The Misadventures of the Barrow Gang
In the Beginning
The most famous of murderers and robbers are without a doubt, the Barrow Gang. After the stock market crash in 1929, a lot of things went haywire, including people, but Clyde Chestnut Barrow, born March 12, 1910 and his brother, Marvin Ivan “Buck” Barrow, born March 14, 1903 were always in trouble. Their first crimes were car theft.
On October 1, 1910, along came Bonnie Parker, then Blanche Caldwell first saw the world January 1, 1911.
When the Trouble Began
Blanche married Buck Barrow in 1931, and that’s when her troubles were about to begin. A beautician by trade, she met Buck, later learning that he escaped from prison. After they spent Christmas together, she talked him into turning himself back in. He was pardoned in March of 1933.
After agreeing to meet Bonnie, Clyde, and W.D. (William Daniel AKA “Dub”) Jones in Joplin, Missouri shortly after Buck was released, then begins Blanche’s life of crime, though unknowingly.
How It Played Out
The Barrow brothers and/or their accomplices resulted in the deaths of fourteen men between the fall of 1931 and the spring of 1934. Clyde killed his first man in prison in 1931, a prison tender who raped him. Most of the others were lawmen of some sort or store keepers.
1933 and 1934 were some of the wildest years in the states of Missouri, Texas, Louisiana, Indiana, Minnesota, Arkansas, Kansas, and Oklahoma. Numerous stores, gas stations, or banks were robbed, sometimes several a day. The gang rarely stayed in any one place for more than a couple of weeks at a time, and generally ate out. Bonnie was not one to make meals for Clyde, as she was a poor cook. Blanche was usually sent out to get sandwiches and similar, but she attracted a great deal of attention, due to her striking good looks. For all the places that were robbed, they never seemed to have much money, but they had more than their share of weapons, which were Browning automatic rifles and .45s. The BARs were Clyde’s favorite weapon, capable of firing a 30.06 magazine clip of twenty in under three seconds. He created a sawed-off version with three clips welded together, which fired 56 times without reloading.
Facts Nearing the End of the Reign of Terror
Even though Blanche supposedly never fired a weapon, which many have attested to otherwise, she was a very good driver, often driving the getaway car to pick up the Barrow brothers after each heist.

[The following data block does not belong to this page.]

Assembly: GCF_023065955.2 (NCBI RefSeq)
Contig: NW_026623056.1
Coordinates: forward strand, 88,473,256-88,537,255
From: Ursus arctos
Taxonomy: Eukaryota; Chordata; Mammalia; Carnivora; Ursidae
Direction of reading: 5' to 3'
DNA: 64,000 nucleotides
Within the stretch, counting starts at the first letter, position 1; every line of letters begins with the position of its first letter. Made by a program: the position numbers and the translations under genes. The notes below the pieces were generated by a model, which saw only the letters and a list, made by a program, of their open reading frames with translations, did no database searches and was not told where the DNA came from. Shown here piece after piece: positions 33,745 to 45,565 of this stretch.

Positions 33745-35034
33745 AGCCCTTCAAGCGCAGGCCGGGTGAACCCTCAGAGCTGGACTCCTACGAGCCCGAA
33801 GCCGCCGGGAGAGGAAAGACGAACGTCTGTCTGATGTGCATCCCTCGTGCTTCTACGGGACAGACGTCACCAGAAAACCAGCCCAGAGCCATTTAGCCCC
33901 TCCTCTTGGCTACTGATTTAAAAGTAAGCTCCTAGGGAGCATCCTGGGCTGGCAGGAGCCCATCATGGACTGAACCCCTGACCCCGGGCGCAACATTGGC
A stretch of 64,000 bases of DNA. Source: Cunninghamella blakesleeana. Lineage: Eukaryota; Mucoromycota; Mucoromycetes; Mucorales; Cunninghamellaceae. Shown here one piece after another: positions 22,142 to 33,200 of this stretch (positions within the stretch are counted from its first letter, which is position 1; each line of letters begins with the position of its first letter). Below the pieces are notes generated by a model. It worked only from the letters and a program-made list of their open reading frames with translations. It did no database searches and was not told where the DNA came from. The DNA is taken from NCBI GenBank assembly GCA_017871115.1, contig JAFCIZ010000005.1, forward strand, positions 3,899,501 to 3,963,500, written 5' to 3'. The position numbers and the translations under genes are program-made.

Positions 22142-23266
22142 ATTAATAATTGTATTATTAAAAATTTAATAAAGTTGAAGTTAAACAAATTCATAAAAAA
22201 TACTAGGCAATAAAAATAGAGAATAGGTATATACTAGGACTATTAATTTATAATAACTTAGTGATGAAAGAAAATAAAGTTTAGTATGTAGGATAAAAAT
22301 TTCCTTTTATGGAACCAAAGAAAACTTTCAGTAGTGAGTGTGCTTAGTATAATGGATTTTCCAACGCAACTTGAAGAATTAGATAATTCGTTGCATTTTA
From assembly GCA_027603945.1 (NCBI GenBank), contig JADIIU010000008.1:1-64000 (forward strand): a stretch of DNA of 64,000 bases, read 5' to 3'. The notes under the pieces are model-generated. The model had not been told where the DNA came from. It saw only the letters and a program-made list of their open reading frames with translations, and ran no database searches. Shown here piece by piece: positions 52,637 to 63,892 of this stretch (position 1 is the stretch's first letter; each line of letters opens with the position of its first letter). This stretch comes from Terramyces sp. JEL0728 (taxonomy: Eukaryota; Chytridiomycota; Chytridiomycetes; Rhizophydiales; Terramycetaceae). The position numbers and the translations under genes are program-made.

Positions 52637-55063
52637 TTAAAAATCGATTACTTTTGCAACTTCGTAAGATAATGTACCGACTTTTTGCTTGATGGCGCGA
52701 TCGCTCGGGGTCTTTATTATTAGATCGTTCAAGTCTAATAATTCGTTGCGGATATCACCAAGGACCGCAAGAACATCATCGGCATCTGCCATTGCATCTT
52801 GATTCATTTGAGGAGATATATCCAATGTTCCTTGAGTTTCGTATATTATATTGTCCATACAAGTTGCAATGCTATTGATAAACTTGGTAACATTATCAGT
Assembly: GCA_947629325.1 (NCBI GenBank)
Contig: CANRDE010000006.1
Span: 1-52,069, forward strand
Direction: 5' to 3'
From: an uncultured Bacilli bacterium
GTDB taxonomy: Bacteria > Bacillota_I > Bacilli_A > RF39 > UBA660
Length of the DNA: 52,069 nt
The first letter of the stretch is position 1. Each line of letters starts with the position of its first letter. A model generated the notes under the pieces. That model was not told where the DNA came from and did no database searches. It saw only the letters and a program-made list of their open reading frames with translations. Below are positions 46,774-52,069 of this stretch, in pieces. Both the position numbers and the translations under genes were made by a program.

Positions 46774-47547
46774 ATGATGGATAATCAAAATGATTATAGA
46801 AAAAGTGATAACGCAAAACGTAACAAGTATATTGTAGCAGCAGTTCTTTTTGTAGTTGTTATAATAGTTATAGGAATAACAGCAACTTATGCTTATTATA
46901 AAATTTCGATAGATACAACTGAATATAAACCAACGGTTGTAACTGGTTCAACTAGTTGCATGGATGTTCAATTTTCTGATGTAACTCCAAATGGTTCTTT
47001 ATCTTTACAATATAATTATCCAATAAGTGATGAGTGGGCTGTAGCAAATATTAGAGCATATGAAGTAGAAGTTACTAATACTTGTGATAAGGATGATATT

On June 10, 1933, Bonnie, Clyde, and W.D. Jones were involved in a fiery car wreck near the town of Wellington in Texas. The bridge was out across the Salt Ford River and the car careened into the dry riverbed. Parker was critically burned when the car caught fire, as she was not able to escape right away.
The beginning of the end was at the Red Crown Tavern’s Cabins on July 19, 1933. Sheriff Coffey was allowed a bulletproof car supplied by the Jackson County Sheriff. He also gathered reinforcements before the onslaught. Some thought that Clyde Barrow fired the first shot, shortly after he knew that lawmen were at the door. Weapons fire was emphatically exchanged. Blanche was blinded in one eye from shards of glass, and Buck received a serious head wound. Clyde flees to Iowa with his gang in tow.
The Final Straw
On July 24, Buck and Blanche are captured at an abandoned amusement park between Redfield and Dexter, Iowa, in a gunfight. Bonnie, Clyde and W.D., though all wounded, manage to escape.
Bonnie and Clyde were killed on May 23, 1934, during an ambush in Louisiana.
Blanche was released from the Missouri State Penitentiary on March 24, 1939 and immediately moved to Oklahoma to her father’s residence, as stipulated by her commutation. Sheriff Coffey and his wife were instrumental in her release. She remarried about a year later to Edwin Bert Frasure, who passed on in 1969 due to cancer.
In 1967, Warren Beatty, Faye Dunaway, Gene Hackman, Estelle Parsons, and Gene Wilder starred in the Bonnie and Clyde movie. It was nothing like what really happened during the Barrow Gang’s Reign of Terror, it was more of a romanticizing of the group. These were really not nice people.
Now, here is a question for my readers: even though this gang was involved in robbery, were they also serial killers? Did they rob as an excuse just to murder? I want your opinion, and you can bet that I will soon have more information for you in another story about the infamous Barrow Gang.